Not “If,” But “When”

In cycling there are several truisms we’d rather not hear about. The same answer fits each of these scenarios:

  • Learning to ride clips
  • Running into another rider
  • Dropping a water bottle
  • Falling off the pace
  • Falling off the bike at speed.

The answer in all cases: “Not ‘if,’ but ‘when.’”

We’ve all done the “clips fall:” unclip right and fall left!

If you are following too close at speed or someone turns into you, it is inevitable to have a collision with another cyclist.

If you drop a water bottle, just let it go–they are cheap and not worth being run over for.

Falling off the pace is the story of my life–why I am a solo rider these days.

It was the last one on the list above that finally caught up to me. I was at about mile 50 in a 63-mile ride when it happened. Doing about 15 mph I came around a corner and hit a rumble strip at an odd angle. Down I went. On my left side. Didn’t lose consciousness but the helmet did its job.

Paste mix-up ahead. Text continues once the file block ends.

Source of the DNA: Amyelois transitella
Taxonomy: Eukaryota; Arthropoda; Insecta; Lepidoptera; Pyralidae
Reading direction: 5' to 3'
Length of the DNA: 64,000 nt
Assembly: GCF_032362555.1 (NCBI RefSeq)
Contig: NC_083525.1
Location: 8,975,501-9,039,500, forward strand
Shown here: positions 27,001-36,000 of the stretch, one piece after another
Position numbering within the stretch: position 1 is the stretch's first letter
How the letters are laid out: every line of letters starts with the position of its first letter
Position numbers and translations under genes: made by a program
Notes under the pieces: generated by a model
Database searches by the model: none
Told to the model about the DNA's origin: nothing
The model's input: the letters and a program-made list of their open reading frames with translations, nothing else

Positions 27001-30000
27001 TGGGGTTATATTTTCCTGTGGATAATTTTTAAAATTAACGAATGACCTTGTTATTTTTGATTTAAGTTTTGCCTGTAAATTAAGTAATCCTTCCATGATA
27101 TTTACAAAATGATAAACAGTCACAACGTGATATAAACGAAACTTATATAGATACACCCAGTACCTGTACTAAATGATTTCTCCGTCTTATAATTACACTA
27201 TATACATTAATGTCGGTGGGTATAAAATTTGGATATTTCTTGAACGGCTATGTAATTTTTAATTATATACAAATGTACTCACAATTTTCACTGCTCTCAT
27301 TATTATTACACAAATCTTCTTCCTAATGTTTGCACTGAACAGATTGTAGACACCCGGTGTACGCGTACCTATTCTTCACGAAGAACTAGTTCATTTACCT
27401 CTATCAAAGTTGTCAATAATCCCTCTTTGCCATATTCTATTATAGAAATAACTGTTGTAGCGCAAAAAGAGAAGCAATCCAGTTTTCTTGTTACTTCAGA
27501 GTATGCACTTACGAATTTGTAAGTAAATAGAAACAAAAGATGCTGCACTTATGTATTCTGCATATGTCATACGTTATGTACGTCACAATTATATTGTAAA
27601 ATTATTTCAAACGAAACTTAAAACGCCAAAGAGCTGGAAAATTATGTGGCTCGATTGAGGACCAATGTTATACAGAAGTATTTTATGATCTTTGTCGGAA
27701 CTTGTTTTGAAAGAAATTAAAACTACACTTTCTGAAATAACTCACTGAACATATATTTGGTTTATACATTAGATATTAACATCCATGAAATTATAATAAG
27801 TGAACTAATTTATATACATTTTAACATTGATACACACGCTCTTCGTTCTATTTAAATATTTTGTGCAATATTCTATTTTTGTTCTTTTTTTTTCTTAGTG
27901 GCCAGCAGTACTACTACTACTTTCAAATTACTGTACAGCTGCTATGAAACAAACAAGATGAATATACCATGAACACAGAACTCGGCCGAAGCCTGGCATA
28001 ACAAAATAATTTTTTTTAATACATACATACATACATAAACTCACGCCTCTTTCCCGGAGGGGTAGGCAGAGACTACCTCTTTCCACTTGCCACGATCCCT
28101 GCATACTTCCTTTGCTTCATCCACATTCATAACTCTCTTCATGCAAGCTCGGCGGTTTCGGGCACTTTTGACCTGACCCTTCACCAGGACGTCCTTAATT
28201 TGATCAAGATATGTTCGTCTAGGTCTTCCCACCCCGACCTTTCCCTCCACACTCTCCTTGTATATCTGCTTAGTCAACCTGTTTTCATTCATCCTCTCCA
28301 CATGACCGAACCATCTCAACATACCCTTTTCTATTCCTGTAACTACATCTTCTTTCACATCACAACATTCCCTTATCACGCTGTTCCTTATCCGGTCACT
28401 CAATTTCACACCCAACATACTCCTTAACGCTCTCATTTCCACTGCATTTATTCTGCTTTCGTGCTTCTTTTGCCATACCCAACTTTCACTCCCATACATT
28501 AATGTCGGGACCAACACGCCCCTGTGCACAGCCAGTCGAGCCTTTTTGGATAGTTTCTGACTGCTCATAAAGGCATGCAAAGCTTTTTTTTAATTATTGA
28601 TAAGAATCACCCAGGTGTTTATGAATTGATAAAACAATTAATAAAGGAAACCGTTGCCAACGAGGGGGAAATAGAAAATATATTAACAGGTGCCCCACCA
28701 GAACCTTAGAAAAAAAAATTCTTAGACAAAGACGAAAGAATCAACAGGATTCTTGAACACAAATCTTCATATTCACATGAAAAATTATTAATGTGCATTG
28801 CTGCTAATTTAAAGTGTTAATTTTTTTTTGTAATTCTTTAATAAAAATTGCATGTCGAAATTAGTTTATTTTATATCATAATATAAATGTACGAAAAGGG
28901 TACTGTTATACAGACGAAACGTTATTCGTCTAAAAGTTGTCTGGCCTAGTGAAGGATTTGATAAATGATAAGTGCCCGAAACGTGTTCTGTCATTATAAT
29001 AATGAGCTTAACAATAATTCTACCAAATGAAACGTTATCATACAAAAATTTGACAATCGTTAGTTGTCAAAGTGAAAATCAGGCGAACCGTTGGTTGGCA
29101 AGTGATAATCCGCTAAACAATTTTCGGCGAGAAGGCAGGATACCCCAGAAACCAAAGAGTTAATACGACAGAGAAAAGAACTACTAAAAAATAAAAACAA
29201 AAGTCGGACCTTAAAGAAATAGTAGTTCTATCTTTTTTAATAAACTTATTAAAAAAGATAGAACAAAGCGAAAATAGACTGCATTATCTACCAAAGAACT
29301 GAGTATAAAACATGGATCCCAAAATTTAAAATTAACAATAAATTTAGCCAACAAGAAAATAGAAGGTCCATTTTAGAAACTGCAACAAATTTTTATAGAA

Stitches above my left eye. Bruises on my hip and shoulder. Hairline fracture of my collarbone. And a skinned up nose and left hand.

Badges of honor.

And healing that means 7 weeks off the bike. That’s really the hardest part. But that is something that has been a strange gift of sorts.  More on that in another post.

Otherwise, back to this idea that it is inevitable that we will fall off the bike. As we build skill, it should happen less often.  However, as it was in my case, accidents do happen.  Even to the most skilled rider (I’m a medium-skilled rider at best). Caution and attentiveness wouldn’t hurt any of us.  However, as I said, accidents do happen. Just remember to bounce back, heal and recover.  Life is too short to give up.

As I told my sons, I will not be dying while in a recliner watching “FOX News.” If it comes to that, euthanize me.


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